More than most holidays, Thanksgiving invites a time of reflection and gratitude. In many homes and communities, it is a time for counting blessings, experiencing and sharing an appreciation for the gifts in our lives, both large and small. As we prepared to spend time around this year’s Thanksgiving table, I reflected on all that we had to appreciate, and as I said my own personal prayers of thankfulness, I also shared a prayer for the many wonderful client organizations we have had the pleasure of serving this year.
One particular group sprung to mind and I offered a special hope for healing for this team. Like many of our clients, this team is in the throes of a very difficult transition. After more than forty years at the helm of the organization, Randall, their founder has turned over the reins to a new leader and is transitioning ownership of the organization to his employees. Getting to this point has been a long and difficult process, which has left a great deal of hurt and mistrust in its wake.
The team members are tired of the constant battling it required to move the deal to close, yet they don’t really know what ownership means for them. They are overwhelmed by having to take on the enormous debt required to make this transition and haven’t yet been able to see any personal benefit from this transaction. The team has a low level of confidence in their ability to tackle the future on their own, yet they long to be untethered.
For his part, Randall is in a similar place. This organization has been his home for more than half his life. It was built on the vision and foundation he created in his mid-career. After years of giving away more than 90 percent of the profits to employee rewards and incentives, he had to recapitalize the business to shore up reserves and reinvest for growth, only to face a backlash of negative sentiment from the team. In the end, he received much less than he believed was the true value of the business in his financial exit package. And, not surprisingly, he is struggling to visualize a life apart from the organization he so carefully built.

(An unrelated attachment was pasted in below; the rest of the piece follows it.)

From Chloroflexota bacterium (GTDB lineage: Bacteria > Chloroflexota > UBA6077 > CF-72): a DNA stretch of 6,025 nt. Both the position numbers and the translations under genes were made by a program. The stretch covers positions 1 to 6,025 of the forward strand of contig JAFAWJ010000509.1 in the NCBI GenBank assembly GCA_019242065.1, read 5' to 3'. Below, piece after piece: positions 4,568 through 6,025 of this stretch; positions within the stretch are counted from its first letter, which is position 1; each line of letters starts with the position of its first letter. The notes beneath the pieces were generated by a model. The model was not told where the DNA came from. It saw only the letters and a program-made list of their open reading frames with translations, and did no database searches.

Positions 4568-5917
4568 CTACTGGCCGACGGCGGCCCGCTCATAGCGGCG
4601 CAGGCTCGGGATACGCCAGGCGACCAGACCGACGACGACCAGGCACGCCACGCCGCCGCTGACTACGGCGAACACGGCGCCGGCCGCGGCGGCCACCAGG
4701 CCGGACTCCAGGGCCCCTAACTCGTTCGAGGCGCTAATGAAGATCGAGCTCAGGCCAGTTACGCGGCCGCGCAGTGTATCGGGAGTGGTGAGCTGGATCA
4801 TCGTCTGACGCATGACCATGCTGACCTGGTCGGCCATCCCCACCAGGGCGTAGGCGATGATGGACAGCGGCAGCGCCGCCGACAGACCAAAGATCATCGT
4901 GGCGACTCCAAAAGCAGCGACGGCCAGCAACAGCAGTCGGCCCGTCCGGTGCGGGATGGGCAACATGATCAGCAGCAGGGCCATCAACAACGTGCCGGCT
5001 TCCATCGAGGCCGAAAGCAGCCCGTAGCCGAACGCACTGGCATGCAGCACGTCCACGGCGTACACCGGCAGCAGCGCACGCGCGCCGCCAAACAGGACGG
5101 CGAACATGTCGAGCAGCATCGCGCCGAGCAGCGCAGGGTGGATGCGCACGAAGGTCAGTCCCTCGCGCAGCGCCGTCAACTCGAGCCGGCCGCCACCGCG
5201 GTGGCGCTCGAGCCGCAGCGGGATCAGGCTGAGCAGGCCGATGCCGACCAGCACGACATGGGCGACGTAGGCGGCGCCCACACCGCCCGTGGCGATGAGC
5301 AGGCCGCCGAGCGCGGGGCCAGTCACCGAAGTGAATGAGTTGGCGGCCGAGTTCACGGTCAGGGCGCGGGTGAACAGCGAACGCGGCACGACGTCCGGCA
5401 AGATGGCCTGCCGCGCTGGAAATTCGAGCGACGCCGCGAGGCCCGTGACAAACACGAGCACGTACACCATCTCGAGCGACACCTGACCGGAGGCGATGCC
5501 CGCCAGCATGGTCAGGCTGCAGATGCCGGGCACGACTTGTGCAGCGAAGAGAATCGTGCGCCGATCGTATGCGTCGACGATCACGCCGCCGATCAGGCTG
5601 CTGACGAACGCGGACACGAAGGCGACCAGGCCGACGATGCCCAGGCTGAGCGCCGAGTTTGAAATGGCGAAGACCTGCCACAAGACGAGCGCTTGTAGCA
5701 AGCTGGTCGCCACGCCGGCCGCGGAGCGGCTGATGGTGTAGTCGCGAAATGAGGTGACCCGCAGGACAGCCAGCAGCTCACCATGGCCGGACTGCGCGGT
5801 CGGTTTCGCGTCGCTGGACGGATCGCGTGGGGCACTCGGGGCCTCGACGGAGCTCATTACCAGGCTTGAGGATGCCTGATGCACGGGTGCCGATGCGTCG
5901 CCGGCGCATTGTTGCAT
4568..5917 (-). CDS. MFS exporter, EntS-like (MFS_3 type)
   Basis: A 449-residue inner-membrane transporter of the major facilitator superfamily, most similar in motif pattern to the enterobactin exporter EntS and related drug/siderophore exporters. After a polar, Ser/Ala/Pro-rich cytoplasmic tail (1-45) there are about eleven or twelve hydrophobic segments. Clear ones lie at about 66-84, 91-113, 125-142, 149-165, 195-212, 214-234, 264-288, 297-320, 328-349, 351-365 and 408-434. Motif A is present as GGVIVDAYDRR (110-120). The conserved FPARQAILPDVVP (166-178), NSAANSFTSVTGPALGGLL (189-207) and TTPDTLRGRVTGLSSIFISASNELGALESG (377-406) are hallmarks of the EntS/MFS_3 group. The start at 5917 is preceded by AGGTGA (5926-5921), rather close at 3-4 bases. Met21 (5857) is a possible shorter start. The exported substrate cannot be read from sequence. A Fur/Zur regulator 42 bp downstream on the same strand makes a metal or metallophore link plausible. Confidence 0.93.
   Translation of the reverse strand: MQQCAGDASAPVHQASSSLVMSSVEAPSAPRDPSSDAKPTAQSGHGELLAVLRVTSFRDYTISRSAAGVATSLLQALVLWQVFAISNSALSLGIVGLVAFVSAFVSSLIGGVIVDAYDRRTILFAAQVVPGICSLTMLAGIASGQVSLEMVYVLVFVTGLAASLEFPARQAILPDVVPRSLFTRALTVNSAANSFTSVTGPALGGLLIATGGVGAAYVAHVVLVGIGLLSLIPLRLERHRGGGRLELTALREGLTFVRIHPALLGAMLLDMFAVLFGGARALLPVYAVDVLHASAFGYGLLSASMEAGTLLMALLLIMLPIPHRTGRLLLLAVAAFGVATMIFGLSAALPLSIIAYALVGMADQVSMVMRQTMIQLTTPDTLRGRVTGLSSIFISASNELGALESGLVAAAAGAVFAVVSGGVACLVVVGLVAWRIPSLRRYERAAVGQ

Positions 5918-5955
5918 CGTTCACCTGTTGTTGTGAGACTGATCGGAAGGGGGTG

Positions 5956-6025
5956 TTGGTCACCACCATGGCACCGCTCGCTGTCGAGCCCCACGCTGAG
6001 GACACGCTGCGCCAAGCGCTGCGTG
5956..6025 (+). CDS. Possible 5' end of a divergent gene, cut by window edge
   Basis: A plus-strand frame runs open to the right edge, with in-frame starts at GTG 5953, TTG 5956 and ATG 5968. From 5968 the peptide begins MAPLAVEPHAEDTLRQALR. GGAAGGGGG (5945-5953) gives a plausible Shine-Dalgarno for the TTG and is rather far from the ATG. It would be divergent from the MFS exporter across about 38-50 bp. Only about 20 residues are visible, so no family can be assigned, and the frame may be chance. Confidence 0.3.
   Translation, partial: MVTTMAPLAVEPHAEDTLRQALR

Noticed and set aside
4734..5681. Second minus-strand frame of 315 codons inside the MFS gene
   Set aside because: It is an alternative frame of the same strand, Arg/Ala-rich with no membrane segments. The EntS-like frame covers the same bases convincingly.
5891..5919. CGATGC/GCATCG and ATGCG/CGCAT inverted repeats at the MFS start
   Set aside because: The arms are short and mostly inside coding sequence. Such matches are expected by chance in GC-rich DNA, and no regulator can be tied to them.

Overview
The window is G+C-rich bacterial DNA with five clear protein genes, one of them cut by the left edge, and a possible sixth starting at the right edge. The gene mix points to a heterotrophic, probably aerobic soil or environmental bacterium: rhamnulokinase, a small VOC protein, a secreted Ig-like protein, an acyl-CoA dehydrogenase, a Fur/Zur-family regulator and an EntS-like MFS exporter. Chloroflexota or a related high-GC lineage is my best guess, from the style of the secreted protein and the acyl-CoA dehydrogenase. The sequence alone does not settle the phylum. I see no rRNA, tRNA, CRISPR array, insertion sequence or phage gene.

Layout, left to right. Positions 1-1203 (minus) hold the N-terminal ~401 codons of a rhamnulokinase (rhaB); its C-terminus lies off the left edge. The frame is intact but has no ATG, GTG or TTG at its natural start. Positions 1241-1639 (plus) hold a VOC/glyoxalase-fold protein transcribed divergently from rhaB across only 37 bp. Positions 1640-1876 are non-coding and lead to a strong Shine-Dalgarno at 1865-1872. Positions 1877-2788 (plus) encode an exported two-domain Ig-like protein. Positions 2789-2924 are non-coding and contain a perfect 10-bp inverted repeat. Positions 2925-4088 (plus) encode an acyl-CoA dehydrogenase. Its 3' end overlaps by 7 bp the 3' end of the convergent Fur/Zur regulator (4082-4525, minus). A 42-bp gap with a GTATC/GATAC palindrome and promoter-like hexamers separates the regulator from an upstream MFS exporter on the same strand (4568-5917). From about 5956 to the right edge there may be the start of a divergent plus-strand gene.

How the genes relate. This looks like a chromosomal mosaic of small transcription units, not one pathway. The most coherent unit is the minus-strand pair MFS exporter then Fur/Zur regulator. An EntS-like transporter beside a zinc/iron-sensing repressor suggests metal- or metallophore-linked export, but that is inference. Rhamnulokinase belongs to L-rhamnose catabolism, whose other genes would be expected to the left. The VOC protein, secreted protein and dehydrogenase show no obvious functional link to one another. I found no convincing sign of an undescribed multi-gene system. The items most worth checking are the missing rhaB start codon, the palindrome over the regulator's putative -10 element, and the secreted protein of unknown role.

Many members of this very closely knit team, Randall included, have a sense of betrayal and are feeling undervalued and unappreciated. Where there had been genuine and deep regard for one another, true support and caring, there is anger, dissatisfaction, confusion, and jealousy. The team is bewildered and fearful about what will happen next.
After many conversations with Randall and all the members of his team, here’s what emerged. They all care deeply about each other and their clients. In fact, it is this extraordinary level of caring and empathy which makes them great at what they do, and vulnerable during this highly emotional time in their evolution. They are proud of their individual and collective accomplishments, however, their personal pride and recent hurts hinder their ability to share credit for their hard-won successes and acknowledgment for other’s efforts. Most striking to us was how much they all longed for gratitude and appreciation.
Each member of the team shared stories of the personal and professional gifts they had accumulated from being members of this very special organization. Most of them told of very specific situations, such as being offered a place to live while struggling through a divorce, or provided company-paid training to complete required certifications for promotion, or the incredible lengths a team member went to help a client, and the offer to provide out-of-state transportation and moral support for a desperately ill co-worker. But, in the end, what they all desired most was to be thanked. To be offered genuine, humble appreciation for having given what they could, when they could. Heartbreakingly, in some circumstances, these sentiments of love, affection, and gratefulness were being consciously withheld. The ensuing damage was apparent and resulted in a tremendous negative impact on the level of team member commitment, customer service, productivity and growth for the organization.
In The Last Lecture, Randy Pausch said, “Showing gratitude is one of the simplest yet most powerful things humans can do for each other.” This year, my Thanksgiving prayer was the hope that we could all find the power to share our love and appreciation, find forgiveness and act as catalysts for greater grace.
Thank You, from the team at Colloquia Partners, LLC. We offer our deepest appreciation for your partnership, trust, and collaboration and wish each of you the gift of gratitude.